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Review: The Royal Ballet’s Viscera, Afternoon of a Faun, Tchaikovsky Pas de deux and Carmen

Carlos Acosta, the critically acclaimed Cuban principle dancer who has been with the Royal Ballet for over two decades, directed and performed his final ballet from 26th October—12th November.

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His own rendition of Bizet’s opera Carmen blazed onto the stage following three shorter ballet extracts, Viscera (created by Liam Scarlett), Afternoon of a Faun (created by Jerome Robbins with music by Debussy – Prélude à l’après-midi d’un faune), and Tchaikovsky Pas de deux, (created by George Balanchine in 1960). This intricate blend of the classical and the modern, the abstract and the traditional, seamlessly created a beautifully balanced and mixed programme, providing a tasting platter of all that the Royal Ballet company has to offer in terms of its versatility.

Scarlett’s Viscera opened the evening powerfully with incredibly engaging and dynamic group pieces, juxtaposed with a deeply hypnotic and intimate duet. The effortless blend between the contemporary elements (the stark and simple costume, with some inverted lines in the movements), and the classical (female dancers being en pointe, predominately performing classical positions such as arabesques and traditional arm positioning) was outstanding. The impressive unity of the dancers acting as a flock of birds or herd of animals was exquisitely executed and truly highlighted the physical strength and intense dramatic acting needed to produce such a vivid and profoundly energetic piece. The duet that sparkled at the centre of Viscera was accompanied by the gentle dissonant piano of Lowell Liebermann’s composition. The dancers delicately crafted a mesmerising performance with complicated choreography, but with simplistic and elegant lines. The duet left the spectator in a captivated state, only broken out of this by the climactic ending group piece that followed, finishing the half an hour ballet perfectly.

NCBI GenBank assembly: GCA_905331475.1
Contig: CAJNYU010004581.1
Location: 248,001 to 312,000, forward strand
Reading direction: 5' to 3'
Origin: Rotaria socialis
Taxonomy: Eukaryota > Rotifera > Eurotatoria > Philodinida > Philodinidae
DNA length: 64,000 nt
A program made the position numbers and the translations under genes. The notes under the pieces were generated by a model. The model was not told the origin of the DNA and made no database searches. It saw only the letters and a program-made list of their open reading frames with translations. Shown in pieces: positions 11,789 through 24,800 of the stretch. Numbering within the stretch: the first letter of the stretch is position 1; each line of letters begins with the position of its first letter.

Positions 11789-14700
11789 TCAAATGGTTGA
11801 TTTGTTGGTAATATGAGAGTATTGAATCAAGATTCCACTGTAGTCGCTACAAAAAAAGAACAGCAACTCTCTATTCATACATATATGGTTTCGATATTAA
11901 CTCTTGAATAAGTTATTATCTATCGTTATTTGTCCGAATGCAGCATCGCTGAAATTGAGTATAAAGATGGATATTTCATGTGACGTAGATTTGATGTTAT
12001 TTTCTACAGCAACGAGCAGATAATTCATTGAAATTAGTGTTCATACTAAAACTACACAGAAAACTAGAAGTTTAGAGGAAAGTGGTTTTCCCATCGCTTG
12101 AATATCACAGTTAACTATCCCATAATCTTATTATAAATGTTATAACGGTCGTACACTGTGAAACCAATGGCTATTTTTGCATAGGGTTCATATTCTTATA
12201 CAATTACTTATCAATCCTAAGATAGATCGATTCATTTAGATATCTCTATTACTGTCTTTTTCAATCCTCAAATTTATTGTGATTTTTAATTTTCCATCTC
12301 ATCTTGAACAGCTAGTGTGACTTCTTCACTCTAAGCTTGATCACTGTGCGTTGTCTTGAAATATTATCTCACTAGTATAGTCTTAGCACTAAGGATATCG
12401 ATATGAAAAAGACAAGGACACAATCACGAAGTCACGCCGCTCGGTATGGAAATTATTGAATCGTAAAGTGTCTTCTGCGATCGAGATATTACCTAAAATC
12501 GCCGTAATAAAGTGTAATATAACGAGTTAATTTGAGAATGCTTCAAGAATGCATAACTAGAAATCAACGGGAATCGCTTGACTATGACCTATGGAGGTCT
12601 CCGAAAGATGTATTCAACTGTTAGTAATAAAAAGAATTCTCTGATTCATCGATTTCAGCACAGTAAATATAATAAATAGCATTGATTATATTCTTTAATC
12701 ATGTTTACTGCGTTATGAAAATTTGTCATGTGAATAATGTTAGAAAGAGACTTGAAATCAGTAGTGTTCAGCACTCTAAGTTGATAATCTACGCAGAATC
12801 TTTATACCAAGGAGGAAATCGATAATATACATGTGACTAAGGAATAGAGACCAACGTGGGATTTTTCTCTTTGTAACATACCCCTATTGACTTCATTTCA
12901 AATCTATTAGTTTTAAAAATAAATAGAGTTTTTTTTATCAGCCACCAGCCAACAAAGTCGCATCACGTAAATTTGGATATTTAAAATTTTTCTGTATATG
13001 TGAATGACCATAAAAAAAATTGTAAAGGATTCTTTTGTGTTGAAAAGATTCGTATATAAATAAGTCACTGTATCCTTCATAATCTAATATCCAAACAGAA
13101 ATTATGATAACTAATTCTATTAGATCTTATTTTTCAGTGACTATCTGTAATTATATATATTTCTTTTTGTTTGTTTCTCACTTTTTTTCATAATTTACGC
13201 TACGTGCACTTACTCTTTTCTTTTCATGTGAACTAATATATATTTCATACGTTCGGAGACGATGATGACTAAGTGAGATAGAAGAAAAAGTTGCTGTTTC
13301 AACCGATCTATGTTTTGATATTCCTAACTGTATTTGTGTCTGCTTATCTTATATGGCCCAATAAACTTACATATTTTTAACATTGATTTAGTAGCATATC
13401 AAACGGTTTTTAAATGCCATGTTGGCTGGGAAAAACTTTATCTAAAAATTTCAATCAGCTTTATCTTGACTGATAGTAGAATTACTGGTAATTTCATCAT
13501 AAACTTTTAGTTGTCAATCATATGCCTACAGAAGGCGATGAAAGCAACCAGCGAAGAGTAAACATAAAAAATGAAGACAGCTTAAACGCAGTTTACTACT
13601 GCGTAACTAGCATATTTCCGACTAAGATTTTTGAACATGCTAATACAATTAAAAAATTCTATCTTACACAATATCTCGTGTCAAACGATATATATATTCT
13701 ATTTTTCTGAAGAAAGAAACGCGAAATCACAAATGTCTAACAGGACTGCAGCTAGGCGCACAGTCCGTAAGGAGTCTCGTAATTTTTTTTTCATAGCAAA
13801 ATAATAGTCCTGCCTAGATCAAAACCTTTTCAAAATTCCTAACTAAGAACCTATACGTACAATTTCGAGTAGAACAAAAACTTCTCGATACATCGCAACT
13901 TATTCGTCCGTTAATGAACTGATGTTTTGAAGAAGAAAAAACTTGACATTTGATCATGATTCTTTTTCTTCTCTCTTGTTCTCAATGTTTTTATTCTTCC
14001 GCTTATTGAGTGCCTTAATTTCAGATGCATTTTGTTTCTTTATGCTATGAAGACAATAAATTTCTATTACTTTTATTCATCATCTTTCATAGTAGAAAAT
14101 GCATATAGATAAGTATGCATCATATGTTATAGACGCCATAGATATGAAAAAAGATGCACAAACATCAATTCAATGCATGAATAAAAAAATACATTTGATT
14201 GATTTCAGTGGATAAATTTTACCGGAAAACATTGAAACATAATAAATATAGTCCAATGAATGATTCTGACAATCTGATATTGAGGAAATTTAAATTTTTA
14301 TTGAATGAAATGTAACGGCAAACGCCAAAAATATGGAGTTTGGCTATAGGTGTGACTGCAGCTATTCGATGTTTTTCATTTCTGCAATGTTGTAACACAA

Following this, Robbins’ tender pas de deux graced the stage with young dancers Vadim Muntagirov and Sarah Lamb stealing the spotlight. Set in a ballet rehearsal studio, the two dancers break down the fourth wall, facing the audience the entire time as if they were the mirror, observing their lines and ultimately falling in love by gazing at each other through the reflection. It was subtle, simple and beautiful; the piece laid out an innocent exploration of love and youth with a fiery undertone of lust depicted with a gentle yet passionate kiss, creating a deeply touching performance.

Balanchine’s Tchaikovsky pas de deux brought tradition back onto the Royal Opera House stage with shiny, detailed costumes and grinning smiles. However, the steps and jumps felt a little clunky having been performed directly after Robbins’ delicate piece, but ultimately provided the audience with a classical gala extract which was nonetheless impressive.

The evening came to an end with the incredible style and ingenuity of Acosta’s spectacle piece Carmen. The backdrop was a simple red moon which lit up the stage with brooding crimson which flamed throughout the production as splashes of red frequently reappeared. The menacing silhouette of the bull man, representing Fate, who stood motionless and silent against the red background brought in the traditional touches of the opera but in a new and inventive way. The almost constant use of castanets felt a little exhausted by the end but was arguably important for transporting the audience to the steamy setting of Southern Spain.

Acosta’s role as Don José was small, allowing Marianela Nuñez as Carmen, to shine through as the leading star, filling the role perfectly as a sultry, pouting ‘femme fatale’. Acosta successfully preserved the original core of the opera by having flamenco guitar players and opera singers present on the stage, but at times the merging between traditional ballet, the opera itself and the contemporary dance elements felt slightly overwhelming. Despite this, the piece stood out and held its own against the contrasting works earlier in the evening. It was a triumphant farewell to the inspired Carlos Acosta as he showed off his acting and dancing capabilities as well as his choreographic creativity on the Royal Opera House’s stage for the last time.